When Texas residents witness a crime, they may be asked to view a lineup or an array of photos in order to identify the individual who committed the crime. Although the guilty individual may be in the photos or lineup, it is possible that the police have the wrong person in the lineup. Since police cases often depend on if a witness picks the suspect, it is important to realize that witnesses often make errors as well.

Eyewitness memory researchers have been working to see if it is possible to determine the accuracy of an eyewitness’s decision as to who committed the crime. They have used a variety of indicators of accuracy, including eye movement patterns when looking at the lineup, the words they use as they go through the process of making a decision, and how quickly their decision is made.

The indicator that is most easily measured and that attracts the most attention is the confidence of the eyewitness. It is common for judges, lawyers, jurors and police officers to use the eyewitness’s confidence as a reliable indicator. However, those who research eyewitness memory have different views and feel that more caution should be exercised. They feel that more research is needed since studies that have been conducted have not looked at a variety of possible variables that would affect a person’s confidence when choosing a guilty individual.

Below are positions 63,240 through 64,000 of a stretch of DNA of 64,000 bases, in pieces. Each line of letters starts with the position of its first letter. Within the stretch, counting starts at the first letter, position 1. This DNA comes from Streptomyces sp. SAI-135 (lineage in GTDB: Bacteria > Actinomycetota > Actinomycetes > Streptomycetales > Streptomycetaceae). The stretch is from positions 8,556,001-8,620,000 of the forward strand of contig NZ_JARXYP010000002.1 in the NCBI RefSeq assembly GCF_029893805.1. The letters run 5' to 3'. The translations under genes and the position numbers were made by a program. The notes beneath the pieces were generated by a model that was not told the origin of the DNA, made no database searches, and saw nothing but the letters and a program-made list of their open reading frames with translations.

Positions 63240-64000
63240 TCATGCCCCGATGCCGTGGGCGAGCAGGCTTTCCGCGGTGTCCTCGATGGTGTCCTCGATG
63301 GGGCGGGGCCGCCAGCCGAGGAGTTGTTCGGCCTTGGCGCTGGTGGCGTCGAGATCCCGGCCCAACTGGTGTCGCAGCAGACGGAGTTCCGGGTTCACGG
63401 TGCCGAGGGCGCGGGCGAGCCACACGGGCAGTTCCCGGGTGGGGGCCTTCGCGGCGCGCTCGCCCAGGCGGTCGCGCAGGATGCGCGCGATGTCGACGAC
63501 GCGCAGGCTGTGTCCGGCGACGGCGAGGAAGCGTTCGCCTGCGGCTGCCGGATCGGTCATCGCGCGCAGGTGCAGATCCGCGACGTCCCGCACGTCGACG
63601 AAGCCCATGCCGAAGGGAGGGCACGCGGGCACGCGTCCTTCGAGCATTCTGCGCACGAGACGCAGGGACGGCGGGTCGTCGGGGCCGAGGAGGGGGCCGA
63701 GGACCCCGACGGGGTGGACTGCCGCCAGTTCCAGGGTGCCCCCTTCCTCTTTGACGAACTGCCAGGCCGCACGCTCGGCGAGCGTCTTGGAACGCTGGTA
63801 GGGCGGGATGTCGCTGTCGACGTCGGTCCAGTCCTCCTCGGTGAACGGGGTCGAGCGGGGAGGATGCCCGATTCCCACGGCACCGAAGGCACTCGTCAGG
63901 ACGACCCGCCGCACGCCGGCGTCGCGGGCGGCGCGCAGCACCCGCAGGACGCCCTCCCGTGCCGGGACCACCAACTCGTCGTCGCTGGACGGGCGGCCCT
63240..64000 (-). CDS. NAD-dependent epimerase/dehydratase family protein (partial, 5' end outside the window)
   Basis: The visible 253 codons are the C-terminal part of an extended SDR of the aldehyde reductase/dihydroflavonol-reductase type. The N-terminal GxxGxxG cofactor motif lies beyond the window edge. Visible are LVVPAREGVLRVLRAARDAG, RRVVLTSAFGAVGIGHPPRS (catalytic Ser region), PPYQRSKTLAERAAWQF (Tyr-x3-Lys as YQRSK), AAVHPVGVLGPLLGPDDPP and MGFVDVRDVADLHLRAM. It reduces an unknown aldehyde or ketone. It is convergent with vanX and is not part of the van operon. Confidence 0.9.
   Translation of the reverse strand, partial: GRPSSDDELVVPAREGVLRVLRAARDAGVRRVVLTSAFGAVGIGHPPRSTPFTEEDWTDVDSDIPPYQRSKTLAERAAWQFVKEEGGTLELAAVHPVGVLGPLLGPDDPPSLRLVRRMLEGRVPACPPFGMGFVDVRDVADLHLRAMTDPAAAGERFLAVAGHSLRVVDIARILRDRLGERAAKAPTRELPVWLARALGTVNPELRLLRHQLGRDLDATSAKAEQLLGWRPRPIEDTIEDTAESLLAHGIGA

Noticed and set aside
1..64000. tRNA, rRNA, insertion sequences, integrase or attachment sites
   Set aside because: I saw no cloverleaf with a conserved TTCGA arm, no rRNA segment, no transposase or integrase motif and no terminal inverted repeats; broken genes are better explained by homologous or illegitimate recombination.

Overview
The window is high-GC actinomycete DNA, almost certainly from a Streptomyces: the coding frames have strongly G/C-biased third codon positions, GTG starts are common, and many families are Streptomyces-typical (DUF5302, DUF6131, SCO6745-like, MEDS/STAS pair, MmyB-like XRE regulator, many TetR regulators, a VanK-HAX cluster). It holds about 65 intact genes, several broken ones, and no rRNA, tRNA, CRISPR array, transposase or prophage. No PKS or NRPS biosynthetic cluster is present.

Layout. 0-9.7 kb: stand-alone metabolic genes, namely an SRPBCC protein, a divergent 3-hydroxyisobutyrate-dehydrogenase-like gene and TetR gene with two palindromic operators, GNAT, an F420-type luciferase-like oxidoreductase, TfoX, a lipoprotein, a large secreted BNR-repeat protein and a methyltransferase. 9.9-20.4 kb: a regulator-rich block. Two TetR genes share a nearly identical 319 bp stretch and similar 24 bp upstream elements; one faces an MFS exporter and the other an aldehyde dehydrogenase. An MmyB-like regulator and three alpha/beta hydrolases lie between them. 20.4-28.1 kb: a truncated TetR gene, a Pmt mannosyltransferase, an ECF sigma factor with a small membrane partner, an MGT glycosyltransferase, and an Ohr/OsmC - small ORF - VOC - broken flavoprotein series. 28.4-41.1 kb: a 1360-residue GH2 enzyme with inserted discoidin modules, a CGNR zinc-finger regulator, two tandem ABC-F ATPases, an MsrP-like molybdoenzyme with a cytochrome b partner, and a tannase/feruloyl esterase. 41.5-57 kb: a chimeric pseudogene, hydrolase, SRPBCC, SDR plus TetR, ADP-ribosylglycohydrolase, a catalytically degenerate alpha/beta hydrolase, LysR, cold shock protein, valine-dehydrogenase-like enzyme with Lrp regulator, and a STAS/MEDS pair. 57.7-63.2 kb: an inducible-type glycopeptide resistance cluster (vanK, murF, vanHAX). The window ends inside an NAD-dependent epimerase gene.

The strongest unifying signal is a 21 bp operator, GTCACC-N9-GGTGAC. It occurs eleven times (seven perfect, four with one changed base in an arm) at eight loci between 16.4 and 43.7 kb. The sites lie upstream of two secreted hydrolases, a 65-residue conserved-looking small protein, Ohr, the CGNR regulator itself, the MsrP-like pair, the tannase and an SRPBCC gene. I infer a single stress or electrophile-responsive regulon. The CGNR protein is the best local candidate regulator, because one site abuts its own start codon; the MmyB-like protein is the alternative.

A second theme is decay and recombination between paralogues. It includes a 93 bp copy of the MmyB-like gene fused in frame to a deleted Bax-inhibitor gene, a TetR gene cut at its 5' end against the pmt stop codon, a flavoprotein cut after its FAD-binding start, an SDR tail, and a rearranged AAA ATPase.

There are enormous implications for individuals who are suspects in a crime and are identified in a lineup. Individuals in this situation may want to speak with a criminal defense attorney to learn about their rights and create a defense. If necessary, the attorney may represent their client in court. They may be able to use material gathered from law enforcement, eyewitnesses and others to help their client build a case.